9. Trailfire– Simply the best web notation tool yet put out there. It can be used by individual and groups to make and organize notes about websites that appear as a callout when they visit that site. It can also be used to create a “tour” of websites around a particular topic. Each of the “trailmarks” has the ability to display text, audio, video and enables blog-like comments regarding each note. Trailfire enables the creation of pre-designed tours of the web for new employees, collaboration amongst team mates who contribute best practice sites and comment on each others contributions, or can serve as a mini-blog on competitors and market conditions for a sales force.
  10. Mind42 and Mindmeister – I’m currently torn between which of these tools I prefer. They are very similar in the capabilities and what they have that none of the other online tools has is simultaneous collaboration. Team decision making, project planning, strategic planning, and brainstorming are a few of the activities that can be enhanced through collaborative mind mapping.

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as if i needed proof

28 07 2007

if you have eelearning bookmarked or visit it regularly, you may have noticed that i haven’t posted to my blog in a while. unfortunately, the reason has been a real personal lesson on how true maslow’s hierarchy of motivation really is.maslow's pyramid of motivational hierarchy
a short refresher on maslow, if you’ve forgotten. maslow held that there are five levels of human fulfillment that drive our behaviors. each level can be identified by the motivations which drive us to fulfill that level. the chart on the left demonstates these levels and the motivations for each.
each successive level is dependent upon the fulfillment of the previous level. without the previous level being fulfilled, a person will not have the motivation to seek to fulfill the successive level. thus without fulfillment of safety and physiological needs, a person will find it very difficult to find the motivation to achieve self-esteem.

blogging, like i do with eelearning, fits in the realms of esteem and self-actualization. the true power of blogging has been identified as its role as an outlet of self-expression and the corresponding response by readers which allows for creativity and reflection of respect from those who read the blogger’s posts. it is a powerful means for building identity and spontaneously expressing one’s feelings and knowledge. in maslow’s hierarchy it is clearly a luxury for those who have met the needs of the more baser needs of human existence.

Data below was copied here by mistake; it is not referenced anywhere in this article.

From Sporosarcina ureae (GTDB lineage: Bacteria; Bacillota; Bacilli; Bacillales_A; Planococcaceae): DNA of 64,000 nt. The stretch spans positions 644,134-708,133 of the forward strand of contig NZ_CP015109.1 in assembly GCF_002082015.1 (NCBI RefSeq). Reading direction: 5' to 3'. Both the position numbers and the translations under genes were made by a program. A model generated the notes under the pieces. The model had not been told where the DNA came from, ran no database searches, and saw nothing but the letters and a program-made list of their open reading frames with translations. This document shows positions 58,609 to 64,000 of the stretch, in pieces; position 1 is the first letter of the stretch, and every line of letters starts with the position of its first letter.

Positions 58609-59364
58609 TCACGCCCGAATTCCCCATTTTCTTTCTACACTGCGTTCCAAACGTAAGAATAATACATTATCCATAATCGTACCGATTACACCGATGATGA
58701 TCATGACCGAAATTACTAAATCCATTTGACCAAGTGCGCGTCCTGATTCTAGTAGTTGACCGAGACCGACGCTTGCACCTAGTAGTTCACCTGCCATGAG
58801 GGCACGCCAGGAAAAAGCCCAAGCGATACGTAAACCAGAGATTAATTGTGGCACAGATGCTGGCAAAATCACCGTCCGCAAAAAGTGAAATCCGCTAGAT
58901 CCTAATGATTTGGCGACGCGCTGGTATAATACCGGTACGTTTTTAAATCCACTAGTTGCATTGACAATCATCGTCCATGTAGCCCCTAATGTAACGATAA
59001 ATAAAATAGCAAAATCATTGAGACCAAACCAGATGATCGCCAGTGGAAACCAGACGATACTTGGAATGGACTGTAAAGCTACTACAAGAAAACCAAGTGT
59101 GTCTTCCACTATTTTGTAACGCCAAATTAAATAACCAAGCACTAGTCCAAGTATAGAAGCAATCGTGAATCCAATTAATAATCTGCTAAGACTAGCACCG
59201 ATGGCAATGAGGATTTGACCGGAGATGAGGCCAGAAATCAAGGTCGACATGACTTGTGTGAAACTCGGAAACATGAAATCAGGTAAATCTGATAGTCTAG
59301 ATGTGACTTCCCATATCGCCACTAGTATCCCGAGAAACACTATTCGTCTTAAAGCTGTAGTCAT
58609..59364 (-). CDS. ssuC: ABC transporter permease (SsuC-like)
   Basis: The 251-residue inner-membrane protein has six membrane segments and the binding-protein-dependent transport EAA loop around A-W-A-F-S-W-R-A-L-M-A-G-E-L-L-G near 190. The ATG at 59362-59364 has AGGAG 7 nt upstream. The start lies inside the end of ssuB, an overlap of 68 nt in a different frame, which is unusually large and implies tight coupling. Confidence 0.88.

life over the past few months has demonstrated the truth of maslow’s hierarchy to me. as happens to just about everyone from time to time in their life, the foundations of my life have required my attention quite a bit recently. the struggles of a job search, my father’s imminent death, financial insecurity and related stresses have created demands that have had my motivations focused much more at the physiological and safety levels of the hierarchy than they have been in a very long time.

what i’m learning from this experience is another aspect that rises from maslow’s theory. it’s important to temporarily let go of the expectations of fulfilling the needs of the higher levels in order to focus our strength and efforts in shoring up the needs of the lower levels. pretending that i can fulfill my needs of esteem or self-actualization while I’m doing the work to make sure i keep a roof over my and my dog’s heads is foolhardy, incredibly frustrating, and, in the end, self-defeating.

why do i bring this up here in eelearning?

for a number of reasons. some selfish and others are motivated by those desires that drive any true educator. the selfish reasons include the need to explain my absence, the need to let my friends know that i’ve been struggling and also that i’m surviving. it is also, as bloggers have found over and over again, therapeutic to “put it out there.” there is nothing shameful about what i’ve been going through, but my ego sure wants to convince me otherwise sometimes.

but i’m also motivated to share because i’ve been working to make sense of what lessons i can draw from my experience. sometimes life just decides to take us in directions we aren’t expecting. but, i’ve found, it doesn’t take us anywhere we’re not prepared to go. whether we knew we were prepared or not is a totally different question. maslow’s insight is dead on regarding the need for our baser needs to be met before we are able to dedicate our efforts to higher order needs.

finally, as an learning professional, it is vital for me to understand that the learners i seek to help are subject to the same ability or inability to focus on higher order tasks depending on how stable their lives – both at work and home – are. if an employee is unsure of their employment status due to major organizational changes or performance issues, they are likely to be focused on whether or not they will have a job in a month. if it’s not clear to them that the learning i’m trying to drive is going to solidify their employment situation, then i’m never going to get their attention.